POOLE: Being now in the thirty thousands after 15 years doesn't indicate phenomenal growth. I remember when Tibor Machan and I wrote our original business plan, we had in mind something like fifty or sixty thousand subscribers after three years! Well, we were rather naive. Actually, we had no idea what people normally have in start-up capital when they begin a magazine—typically two to three million dollars. We had on hand a grand total of fifteen hundred dollars.
BRUDNOY: Still, given the resources and knowing what you know now about publishing, it's not an unreasonable—no pun intended—success rate.
POOLE: I think it's something. I'm pretty proud of what we've done—especially since 90 percent of new magazines fail within a few years, and most are started by people who know what they're doing. We were rank amateurs. None of us had even been editor of a school newspaper before! So the fact that we survived at all, let alone grew from 400 subscribers in 1970 to some 35,000 today, is no small achievement.
BRUDNOY: How does REASON conform today to what it was designed to do back when Reason Enterprises was formed in 1970?
POOLE: Pretty well, actually. In the first half dozen or so years of our running the magazine, it wasn't close to what we'd said we wanted—not at all. It was primarily a magazine aimed at libertarians, although we'd said we wanted to create a national magazine that would be taken seriously, like the New Republic and the Nation and National Review, And in the last few years that's started to be the case. Articles are reprinted; authors are quoted; some of our stories make the news. So we are entering into that mainstream.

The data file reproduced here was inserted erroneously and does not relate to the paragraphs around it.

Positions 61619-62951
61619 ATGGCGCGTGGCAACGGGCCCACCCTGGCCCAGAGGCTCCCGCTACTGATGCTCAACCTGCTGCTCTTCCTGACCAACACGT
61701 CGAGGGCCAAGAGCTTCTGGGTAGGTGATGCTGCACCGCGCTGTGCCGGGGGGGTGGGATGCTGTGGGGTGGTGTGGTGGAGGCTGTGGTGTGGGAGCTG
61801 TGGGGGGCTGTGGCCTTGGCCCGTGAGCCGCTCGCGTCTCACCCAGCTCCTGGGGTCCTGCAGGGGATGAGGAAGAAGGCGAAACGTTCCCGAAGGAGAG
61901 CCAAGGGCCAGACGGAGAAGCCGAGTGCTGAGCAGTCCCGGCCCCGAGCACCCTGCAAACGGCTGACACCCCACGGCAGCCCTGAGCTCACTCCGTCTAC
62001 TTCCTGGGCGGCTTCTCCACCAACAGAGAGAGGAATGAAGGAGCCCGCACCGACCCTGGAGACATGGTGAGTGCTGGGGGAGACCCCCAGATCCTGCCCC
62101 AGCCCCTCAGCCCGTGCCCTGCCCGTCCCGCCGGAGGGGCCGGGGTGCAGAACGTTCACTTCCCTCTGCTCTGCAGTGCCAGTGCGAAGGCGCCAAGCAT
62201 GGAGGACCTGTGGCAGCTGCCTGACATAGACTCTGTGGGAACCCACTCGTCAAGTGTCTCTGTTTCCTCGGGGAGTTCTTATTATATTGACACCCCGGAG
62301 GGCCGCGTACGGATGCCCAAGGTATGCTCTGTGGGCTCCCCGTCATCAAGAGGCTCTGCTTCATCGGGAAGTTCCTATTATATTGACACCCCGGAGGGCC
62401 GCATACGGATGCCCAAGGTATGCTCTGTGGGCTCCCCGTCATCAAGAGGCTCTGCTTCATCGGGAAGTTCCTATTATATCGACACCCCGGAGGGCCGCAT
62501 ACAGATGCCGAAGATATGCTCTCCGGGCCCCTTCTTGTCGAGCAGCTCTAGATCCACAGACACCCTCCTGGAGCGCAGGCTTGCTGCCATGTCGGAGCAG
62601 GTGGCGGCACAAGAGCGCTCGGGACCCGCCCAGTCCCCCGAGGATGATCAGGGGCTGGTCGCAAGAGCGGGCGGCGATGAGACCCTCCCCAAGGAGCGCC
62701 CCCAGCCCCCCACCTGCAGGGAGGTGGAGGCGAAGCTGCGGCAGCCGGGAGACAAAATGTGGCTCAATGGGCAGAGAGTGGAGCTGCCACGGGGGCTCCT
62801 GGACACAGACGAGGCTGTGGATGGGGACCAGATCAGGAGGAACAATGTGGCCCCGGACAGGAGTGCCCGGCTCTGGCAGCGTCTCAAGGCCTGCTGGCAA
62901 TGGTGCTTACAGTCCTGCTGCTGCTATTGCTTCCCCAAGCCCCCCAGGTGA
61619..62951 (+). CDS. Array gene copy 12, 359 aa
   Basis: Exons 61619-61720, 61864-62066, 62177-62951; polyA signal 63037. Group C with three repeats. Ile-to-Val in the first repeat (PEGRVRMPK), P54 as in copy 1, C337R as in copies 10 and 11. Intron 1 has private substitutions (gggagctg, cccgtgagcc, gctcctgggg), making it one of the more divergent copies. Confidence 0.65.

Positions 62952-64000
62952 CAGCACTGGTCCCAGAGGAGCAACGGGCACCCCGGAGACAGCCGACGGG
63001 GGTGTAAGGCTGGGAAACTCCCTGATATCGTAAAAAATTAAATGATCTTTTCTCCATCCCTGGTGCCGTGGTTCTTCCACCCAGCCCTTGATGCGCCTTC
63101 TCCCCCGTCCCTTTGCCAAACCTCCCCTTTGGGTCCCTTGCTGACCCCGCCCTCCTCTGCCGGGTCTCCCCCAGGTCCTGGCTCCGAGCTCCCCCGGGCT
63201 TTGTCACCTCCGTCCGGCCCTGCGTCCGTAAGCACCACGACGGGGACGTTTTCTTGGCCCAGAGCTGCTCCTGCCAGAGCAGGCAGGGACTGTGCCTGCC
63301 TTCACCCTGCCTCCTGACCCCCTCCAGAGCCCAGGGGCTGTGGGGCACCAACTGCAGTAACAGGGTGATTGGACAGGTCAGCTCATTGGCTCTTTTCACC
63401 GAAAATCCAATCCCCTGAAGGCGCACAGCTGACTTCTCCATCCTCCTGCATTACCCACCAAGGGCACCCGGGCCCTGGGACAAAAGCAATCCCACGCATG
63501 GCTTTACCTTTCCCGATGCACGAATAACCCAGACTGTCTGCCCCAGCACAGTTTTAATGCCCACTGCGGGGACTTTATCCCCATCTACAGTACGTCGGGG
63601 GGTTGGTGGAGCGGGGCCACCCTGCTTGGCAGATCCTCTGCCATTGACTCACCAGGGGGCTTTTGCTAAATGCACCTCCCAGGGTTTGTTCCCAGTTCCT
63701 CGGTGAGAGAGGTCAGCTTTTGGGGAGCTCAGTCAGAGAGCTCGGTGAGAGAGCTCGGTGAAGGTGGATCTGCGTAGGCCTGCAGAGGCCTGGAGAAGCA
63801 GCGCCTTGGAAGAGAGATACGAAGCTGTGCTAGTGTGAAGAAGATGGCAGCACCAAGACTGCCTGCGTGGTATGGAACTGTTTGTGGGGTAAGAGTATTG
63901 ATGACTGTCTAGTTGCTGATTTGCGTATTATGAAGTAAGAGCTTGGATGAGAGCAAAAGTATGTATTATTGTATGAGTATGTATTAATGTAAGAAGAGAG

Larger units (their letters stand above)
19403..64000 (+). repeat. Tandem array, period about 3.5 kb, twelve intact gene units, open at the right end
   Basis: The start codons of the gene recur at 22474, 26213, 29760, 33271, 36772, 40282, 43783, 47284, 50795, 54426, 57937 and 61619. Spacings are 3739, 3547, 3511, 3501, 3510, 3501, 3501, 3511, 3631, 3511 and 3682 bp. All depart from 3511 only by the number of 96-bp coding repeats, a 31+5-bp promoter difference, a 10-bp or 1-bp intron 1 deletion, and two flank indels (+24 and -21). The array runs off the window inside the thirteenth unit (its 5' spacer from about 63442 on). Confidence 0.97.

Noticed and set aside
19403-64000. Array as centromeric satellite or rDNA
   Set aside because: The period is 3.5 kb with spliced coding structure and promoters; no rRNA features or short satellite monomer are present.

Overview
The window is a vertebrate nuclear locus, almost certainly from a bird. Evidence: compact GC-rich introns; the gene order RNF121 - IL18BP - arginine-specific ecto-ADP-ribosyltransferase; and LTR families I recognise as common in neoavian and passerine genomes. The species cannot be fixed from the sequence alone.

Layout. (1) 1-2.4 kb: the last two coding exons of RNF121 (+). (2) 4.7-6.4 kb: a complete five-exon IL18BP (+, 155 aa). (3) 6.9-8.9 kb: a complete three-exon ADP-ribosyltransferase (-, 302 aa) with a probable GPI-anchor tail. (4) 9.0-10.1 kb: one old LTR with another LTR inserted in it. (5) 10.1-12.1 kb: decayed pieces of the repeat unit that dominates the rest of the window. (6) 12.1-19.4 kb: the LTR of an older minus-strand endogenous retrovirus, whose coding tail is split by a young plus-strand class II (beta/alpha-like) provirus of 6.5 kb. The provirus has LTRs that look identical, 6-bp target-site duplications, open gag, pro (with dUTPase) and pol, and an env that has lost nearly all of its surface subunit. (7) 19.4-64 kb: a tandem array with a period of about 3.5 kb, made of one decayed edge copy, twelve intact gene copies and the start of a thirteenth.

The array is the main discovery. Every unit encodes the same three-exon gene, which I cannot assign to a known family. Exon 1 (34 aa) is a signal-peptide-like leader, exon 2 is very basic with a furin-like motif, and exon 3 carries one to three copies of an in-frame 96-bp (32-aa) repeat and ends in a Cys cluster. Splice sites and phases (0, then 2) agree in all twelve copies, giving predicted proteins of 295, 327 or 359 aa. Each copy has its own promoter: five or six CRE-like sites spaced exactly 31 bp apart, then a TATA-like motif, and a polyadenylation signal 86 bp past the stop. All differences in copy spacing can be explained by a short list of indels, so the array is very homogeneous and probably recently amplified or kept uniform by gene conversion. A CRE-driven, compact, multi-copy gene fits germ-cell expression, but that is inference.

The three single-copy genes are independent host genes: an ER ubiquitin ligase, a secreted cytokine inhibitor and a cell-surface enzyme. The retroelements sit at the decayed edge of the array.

BRUDNOY: What obstacles stand in the way of accomplishing your goals—I mean aside from financial obstacles?
POOLE: There really aren't any, except, as is obvious, financial obstacles. Though I should mention that we may face a bias against some issues that we think are interesting but that mainstream media outlets prefer to ignore. Here's an example: We did an important exposé of misuse of federal grant money by Cesar Chavez's union, and the major newspaper west of the Mississippi absolutely ignored that story. Wire services picked it up and NBC News did 20 minutes on it, but as far as the Los Angeles Times was concerned, the matter didn't exist. Their labor writer is and always has been pro-Chavez, and there was just no way that the LA Times would cover our story.
BRUDNOY: In the matter of civil liberties, it seems that there is an overlap between REASON and, say, the New Republic, whereas with National Review we seem to get much more censorious views. Maybe if you took the economic views of National Review and the social views of the New Republic, you'd have REASON?
POOLE: I think REASON goes a good bit farther toward laissez faire than NR. Our economic views are similar but certainly not identical.
BRUDNOY: Do you find the neoauthoritarians—I guess they'd rather be called the neoconservatives—congenial to REASON? Does that strand of thought make much sense to you?